Next Stop Retaliation Station: Google’s Poisonous Work Environment


20,000 Google employees made the brave decision to conduct a walkout about a year ago to protest the mishandling of reports of sexual harassment and misconduct. It seems as though to this day not much has changed for those brave enough to speak out against the wrong doings. While Google seemed to say the right things and make the right moves publicly, changing there old polices to be more updated and making a public statement about the reports, behind the scenes employees are accusing the company of having a “retaliation culture”, which has made past and present employees too fearful to report any issues.

As reported by Recode, they found out numerous employees were punished for their actions with demotions, being pushed out, or made to work on lesser important or coveted projects after filing complaints with HR. The company would rather sweep issues under the rug than face the controversy head on, and this mentality is applied to a range of issues including everything from sexual misconduct to security. While employees have begin to voice their concerns about the retaliation, more often than not Google is loosing these employees because of this major issue.

I always find it puzzling that these larger companies would rather mistreat and belittle their employees rather than listen and work with them. I truly think they only end up hurting their image and credibility in the end, as people like myself hear these reports and stories and have no desire to work for such a place. I think the higher ups in companies like Google don’t understand that the way these situations are handled have a big impact on consumers, it is not like ten-twenty years ago where people don’t care or are ignorant to what is going on, people want to be informed about a companies moral code and values, so this doesn’t paint Google in a flattering light.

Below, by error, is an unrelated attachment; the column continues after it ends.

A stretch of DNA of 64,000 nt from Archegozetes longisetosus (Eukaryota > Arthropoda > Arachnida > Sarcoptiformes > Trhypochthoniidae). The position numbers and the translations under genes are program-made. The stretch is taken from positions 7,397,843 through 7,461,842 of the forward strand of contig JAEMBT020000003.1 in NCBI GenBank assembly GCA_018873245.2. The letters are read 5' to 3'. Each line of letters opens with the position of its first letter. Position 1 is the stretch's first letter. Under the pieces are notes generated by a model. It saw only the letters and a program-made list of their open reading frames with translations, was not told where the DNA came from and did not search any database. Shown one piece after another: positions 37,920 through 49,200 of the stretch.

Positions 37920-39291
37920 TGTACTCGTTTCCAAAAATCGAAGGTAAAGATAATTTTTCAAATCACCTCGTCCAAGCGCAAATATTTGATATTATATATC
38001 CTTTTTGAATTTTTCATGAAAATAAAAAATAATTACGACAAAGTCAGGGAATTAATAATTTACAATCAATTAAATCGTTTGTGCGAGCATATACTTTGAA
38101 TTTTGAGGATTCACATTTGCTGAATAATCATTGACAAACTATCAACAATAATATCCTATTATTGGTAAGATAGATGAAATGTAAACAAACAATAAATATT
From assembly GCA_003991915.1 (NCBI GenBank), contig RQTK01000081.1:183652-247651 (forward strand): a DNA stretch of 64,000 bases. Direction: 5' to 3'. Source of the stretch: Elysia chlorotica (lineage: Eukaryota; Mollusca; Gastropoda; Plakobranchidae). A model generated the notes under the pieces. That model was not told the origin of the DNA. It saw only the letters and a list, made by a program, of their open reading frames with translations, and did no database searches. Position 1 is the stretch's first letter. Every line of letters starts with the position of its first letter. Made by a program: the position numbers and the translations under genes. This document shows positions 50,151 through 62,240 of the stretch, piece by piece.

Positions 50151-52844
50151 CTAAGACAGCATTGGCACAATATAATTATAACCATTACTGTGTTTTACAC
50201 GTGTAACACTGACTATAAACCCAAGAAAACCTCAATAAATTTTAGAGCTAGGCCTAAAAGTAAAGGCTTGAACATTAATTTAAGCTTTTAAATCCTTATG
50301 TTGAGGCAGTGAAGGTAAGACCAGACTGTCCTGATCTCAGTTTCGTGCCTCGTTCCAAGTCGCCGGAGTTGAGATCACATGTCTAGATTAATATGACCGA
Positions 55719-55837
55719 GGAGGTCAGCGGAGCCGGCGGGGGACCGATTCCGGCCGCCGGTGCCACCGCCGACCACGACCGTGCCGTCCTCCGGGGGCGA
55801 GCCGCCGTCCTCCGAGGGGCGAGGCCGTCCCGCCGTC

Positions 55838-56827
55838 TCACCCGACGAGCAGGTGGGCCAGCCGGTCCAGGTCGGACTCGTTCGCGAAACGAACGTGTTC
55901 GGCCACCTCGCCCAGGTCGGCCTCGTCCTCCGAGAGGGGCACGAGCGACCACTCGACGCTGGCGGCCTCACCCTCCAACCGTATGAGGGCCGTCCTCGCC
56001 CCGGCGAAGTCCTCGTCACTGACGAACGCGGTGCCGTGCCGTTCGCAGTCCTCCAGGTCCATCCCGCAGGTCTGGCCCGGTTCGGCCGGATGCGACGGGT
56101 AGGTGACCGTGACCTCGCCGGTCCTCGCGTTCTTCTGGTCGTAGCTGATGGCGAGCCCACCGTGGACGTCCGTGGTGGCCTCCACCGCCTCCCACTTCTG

A Box Office Bummer Summer and Netflix’s Impact

This summer has been anything but extraordinary for the film industry, as box office hits aren’t making the same numbers as in pervious summers. The summertime is supposed to be a buzzing time for the movie scene, as it normally accounts for almost 40 percent of the total years ticket sales, but there has been a 2 percent drop from this summer to last. The New York Times also reported that there has been a 5 percent drop in overall attendance versus last year. While the box office has seen successes in movies such as “Avengers: Endgame”, which made over $2.8 billion worldwide, there is a lack in ability to get audiences in all year round.

I personally still enjoy going to theaters and seeing movies, I find it to be a fun activity to do with friends and family, also there is something special about watching film on the big screen. That doesn’t appeal to everyone though, as the price many people can’t be justified and why leave the house when you can stream unlimited options at home. That is where streaming services like Netflix and Hulu come in.

Netflix and other services are able to score major films for their platforms just months or even weeks after these movies leave theaters and many consumers are able to wait it out rather than take the trip to the cinema. But this isn’t the only impact Netflix has on film, with the abundant high quality original content these services put out, now movies don’t need theaters to have success.

While researching this topic I found out Netflix will be releasing an original called Between Two Ferns: The Movie, a movie adaptation of the hit web series with Zach Galifianakis and I immediately watched the trailer. The movie is jam packed with well known actors and musicians ranging from Matthew McConaughey and Will Ferrell to David Letterman and Chance the Rapper. Bigger name stars are now working on original content with streaming services, so you can see a movie that is strictly on Netflix have your favorite actors.

I think this is where a lot of the movie theater appeal is lost for some people, now you can pay a monthly fee and get unlimited access to movies both old and new, so why spend $30+ on just one.